Jamie Quatro is the author of the story collection I Want to Show You More and the novel Fire Sermon. Her work has appeared in the Kenyon Review, the New York Review of Books, the New Yorker, the Paris Review, and elsewhere. She lives with her family in Chattanooga.
An essay from the Place Issue
There was a time when I would have given anything for this quiet space to reflect. As it is, I’m tired of thinking about God, and maybe the reason I can’t figure out how to talk to anyone here is because I don’t want to. What I want is to be at the Led Zeppelin tribute concert with my family. I want noise and color and sweaty human bodies crammed together. Maybe the embodiment I crave is something I’ve had all along and I simply haven’t been paying attention.
A Southern Journey from the Summer 2017 issue.
Well, then, this is what I am: adopted Southerner; no longer a part of the church in which I was raised, but still Protestant, albeit an increasingly reluctant one; saddened by what the “church” has become, both the right-wing fundamentalist variety and the watered-down, meaningless palaver that will have nothing to do with Christ or orthodoxy or even the Bible itself; grieving the shuttering of historic places of worship and hoping to document their histories before they become lost.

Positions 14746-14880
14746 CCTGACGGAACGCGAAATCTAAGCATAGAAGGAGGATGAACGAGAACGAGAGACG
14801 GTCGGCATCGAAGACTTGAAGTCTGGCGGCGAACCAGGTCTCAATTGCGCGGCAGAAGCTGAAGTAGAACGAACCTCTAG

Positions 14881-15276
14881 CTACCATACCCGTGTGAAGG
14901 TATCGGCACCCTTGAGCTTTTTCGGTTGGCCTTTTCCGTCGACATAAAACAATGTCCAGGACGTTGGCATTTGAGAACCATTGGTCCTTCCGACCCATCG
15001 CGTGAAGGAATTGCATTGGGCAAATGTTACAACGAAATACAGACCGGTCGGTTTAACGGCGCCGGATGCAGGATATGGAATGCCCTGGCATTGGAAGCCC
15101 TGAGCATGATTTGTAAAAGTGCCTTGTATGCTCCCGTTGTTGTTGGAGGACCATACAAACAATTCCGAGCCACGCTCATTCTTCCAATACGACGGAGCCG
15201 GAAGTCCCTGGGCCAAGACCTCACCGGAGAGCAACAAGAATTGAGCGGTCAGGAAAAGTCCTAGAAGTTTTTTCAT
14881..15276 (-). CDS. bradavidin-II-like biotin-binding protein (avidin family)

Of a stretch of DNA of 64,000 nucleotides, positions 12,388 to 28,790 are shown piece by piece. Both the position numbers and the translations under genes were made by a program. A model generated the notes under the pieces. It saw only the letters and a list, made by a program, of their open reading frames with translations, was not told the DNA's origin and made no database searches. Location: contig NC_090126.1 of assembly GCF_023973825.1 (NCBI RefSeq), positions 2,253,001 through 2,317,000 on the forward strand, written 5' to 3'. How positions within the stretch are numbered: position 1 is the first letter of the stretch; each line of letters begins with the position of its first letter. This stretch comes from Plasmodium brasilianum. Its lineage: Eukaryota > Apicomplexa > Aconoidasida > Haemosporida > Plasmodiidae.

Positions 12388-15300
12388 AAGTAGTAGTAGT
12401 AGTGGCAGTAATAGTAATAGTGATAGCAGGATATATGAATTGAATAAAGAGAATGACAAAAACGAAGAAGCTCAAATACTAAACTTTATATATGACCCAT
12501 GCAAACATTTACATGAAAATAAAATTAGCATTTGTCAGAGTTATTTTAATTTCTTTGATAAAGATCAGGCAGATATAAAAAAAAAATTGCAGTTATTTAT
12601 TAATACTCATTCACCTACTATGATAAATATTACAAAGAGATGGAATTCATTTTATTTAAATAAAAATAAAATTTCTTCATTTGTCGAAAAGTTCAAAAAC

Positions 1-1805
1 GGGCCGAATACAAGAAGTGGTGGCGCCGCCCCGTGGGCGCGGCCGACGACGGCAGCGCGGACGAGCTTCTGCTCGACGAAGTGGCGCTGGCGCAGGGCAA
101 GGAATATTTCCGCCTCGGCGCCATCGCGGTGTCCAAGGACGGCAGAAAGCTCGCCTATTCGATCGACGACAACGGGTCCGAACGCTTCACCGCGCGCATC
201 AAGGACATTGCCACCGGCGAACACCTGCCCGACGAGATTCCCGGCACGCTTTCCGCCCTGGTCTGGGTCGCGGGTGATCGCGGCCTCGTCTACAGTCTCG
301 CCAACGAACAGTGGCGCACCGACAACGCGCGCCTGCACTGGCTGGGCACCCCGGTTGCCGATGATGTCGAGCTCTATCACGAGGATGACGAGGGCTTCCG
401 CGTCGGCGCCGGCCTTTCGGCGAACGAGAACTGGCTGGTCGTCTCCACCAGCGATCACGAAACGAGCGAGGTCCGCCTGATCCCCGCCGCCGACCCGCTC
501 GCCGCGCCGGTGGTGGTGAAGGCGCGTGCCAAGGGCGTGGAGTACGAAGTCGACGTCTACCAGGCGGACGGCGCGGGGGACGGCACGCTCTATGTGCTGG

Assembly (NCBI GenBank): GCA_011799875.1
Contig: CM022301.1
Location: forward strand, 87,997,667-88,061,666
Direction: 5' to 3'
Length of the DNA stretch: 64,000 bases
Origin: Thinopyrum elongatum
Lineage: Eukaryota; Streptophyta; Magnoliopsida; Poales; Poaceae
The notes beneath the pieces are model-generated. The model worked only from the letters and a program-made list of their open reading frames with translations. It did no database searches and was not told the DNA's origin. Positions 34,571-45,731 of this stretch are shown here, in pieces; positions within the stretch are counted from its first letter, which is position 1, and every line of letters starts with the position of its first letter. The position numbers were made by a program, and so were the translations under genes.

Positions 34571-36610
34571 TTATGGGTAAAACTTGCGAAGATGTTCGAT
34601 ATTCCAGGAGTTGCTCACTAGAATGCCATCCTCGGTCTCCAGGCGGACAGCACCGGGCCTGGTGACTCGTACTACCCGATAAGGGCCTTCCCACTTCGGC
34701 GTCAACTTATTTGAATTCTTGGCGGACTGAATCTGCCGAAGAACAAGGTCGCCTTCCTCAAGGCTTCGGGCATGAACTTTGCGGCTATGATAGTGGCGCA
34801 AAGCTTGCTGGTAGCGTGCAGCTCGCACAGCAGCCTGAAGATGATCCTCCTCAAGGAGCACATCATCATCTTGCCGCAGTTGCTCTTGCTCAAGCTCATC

A story from our spring 2013 issue.
You see the painter standing outside the book store, smoking, one hand shoved into the pocket of his jeans, a hooded sweatshirt giving him the squat, neckless look of a bodybuilder. But you know, from the opening/reading the night before—he wore a short-sleeved, double-pocketed shirt like the one your father used to wear bowling—that his arms are thin, muscle tone soft. Four months later, when he sends you a picture of himself naked, six muscle-pounds heavier, leaning back in his office chair to better display (you assume) the newly articulate abdominal lines, you will tell him you remember noticing, that first night, the paunch of his stomach beneath the bowling shirt.
A Conversation with Brian Blanchfield.
“When I initially set myself the constraint you describe, to write analytically about a particular object or phenomenon or concept, one at a time, without access to outside authority, I didn’t have the sense this would be a book, much less a book that could be called a memoir.”
She is insignificant in the universe, God a sublime, untouchable peak. On the stereo is a song by her new favorite band, the Indigo Girls: Georgia nights softer than a whisper, peach trees stitched across the land, farmland like a tapestry.
When people ask, why read short stories? I want to say: stories teach us to be noticers the way directions once taught us to be noticers. We sit down with a short story and know we’re going to get somewhere in a single sitting. The details are what will get us there.